Scientific article
Publication Date
Published by / Citation
McKay M, Agus A, Cole J, et al. Steps Towards Alcohol Misuse Prevention Programme (STAMPP): a school-based and community-based cluster randomised controlled trial. BMJ Open 2018;8:e019722. doi: 10.1136/bmjopen-2017-019722
Original Language


United Kingdom
school-based prevention
alcohol misuse

Steps Towards Alcohol Misuse Prevention Programme (STAMPP): A School-Based and Community-Based Cluster Randomised Controlled Trial


Objectives: To assess the effectiveness of a combined classroom curriculum and parental intervention (the Steps Towards Alcohol Misuse Prevention Programme (STAMPP)), compared with alcohol education as normal (EAN), in reducing self-reported heavy episodic drinking (HED) and alcohol-related harms (ARHs) in adolescents.

Setting: 105 high schools in Northern Ireland (NI) and in Scotland.

Participants: Schools were stratified by free school meal provision. Schools in NI were also stratified by school type (male/female/coeducational). Eligible students were in school year 8/S1 (aged 11–12 years) at baseline (June 2012).

Intervention: A classroom-based alcohol education intervention, coupled with a brief alcohol intervention for parents/carers.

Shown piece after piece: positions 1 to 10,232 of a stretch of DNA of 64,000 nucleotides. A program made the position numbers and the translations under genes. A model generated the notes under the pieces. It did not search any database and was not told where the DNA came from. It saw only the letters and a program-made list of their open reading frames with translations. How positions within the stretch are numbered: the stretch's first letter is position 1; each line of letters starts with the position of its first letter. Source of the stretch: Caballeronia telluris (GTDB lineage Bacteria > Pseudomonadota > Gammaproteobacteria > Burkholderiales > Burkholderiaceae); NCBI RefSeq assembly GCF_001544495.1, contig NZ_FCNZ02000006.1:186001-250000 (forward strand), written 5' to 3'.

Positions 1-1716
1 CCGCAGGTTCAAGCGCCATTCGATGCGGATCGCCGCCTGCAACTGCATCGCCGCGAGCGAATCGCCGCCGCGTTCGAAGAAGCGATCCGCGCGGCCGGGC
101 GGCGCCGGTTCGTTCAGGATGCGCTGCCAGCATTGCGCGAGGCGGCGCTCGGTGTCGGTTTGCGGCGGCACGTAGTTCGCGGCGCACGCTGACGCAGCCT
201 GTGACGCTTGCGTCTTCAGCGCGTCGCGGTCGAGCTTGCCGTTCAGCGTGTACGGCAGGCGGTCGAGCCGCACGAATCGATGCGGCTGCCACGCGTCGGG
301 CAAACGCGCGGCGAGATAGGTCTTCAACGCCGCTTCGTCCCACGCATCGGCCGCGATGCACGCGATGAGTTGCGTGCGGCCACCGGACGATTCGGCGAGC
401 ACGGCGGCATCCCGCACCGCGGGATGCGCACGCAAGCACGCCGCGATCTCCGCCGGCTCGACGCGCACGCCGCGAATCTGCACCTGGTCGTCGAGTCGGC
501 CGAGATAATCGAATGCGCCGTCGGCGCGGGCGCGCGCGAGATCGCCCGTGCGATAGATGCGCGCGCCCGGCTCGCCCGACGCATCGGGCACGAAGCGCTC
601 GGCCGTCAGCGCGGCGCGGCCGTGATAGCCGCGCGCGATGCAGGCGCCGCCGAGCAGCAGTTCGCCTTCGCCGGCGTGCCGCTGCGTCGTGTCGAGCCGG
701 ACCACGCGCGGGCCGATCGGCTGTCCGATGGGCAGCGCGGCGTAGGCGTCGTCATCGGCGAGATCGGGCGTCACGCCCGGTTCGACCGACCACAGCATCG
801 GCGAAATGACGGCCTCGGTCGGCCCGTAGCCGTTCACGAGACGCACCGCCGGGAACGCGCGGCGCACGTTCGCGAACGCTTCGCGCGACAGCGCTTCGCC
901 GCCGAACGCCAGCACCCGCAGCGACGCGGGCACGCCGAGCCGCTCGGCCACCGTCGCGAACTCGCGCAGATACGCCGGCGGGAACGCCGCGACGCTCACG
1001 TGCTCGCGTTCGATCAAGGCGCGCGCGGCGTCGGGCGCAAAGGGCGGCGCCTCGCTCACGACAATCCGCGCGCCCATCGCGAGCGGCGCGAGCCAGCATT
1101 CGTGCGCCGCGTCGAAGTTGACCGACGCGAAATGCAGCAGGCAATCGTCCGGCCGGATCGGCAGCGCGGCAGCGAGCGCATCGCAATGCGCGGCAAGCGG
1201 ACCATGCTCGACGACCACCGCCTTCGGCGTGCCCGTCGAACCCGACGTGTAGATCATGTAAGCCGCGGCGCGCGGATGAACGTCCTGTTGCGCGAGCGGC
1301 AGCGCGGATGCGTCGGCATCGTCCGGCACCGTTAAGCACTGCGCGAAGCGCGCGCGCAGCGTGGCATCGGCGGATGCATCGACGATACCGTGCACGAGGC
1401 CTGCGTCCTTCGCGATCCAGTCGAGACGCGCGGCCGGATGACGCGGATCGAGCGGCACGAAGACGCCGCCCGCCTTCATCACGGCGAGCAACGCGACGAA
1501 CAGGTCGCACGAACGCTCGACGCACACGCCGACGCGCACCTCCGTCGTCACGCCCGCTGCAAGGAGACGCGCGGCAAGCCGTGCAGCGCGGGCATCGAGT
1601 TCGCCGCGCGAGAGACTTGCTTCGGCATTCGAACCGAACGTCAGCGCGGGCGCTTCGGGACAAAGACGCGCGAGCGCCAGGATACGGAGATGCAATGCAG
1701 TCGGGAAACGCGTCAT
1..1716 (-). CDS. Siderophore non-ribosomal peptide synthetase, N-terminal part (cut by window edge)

Primary outcomes: (1) The prevalence of self-reported HED in the previous 30 days and (2) the number of self-reported ARHs in the previous 6 months. Outcomes were assessed using two-level random intercepts models (logistic regression for HED and negative binomial for number of ARHs).

Results: At 33 months, data were available for 5160 intervention and 5073 control students (HED outcome), and 5234 and 5146 students (ARH outcome), respectively. Of those who completed a questionnaire at either baseline or 12 months (n=12 738), 10 405 also completed the questionnaire at 33 months (81.7%). Fewer students in the intervention group reported HED compared with EAN (17%vs26%; OR=0.60, 95% CI 0.49 to 0.73), with no significant difference in the number of self-reported ARHs (incident rate ratio=0.92, 95% CI 0.78 to 1.05). Although the classroom component was largely delivered as intended, there was low uptake of the parental component. There were no reported adverse effects.

Conclusions: Results suggest that STAMPP could be an effective programme to reduce HED prevalence. While there was no significant reduction in ARH, it is plausible that effects on harms would manifest later.

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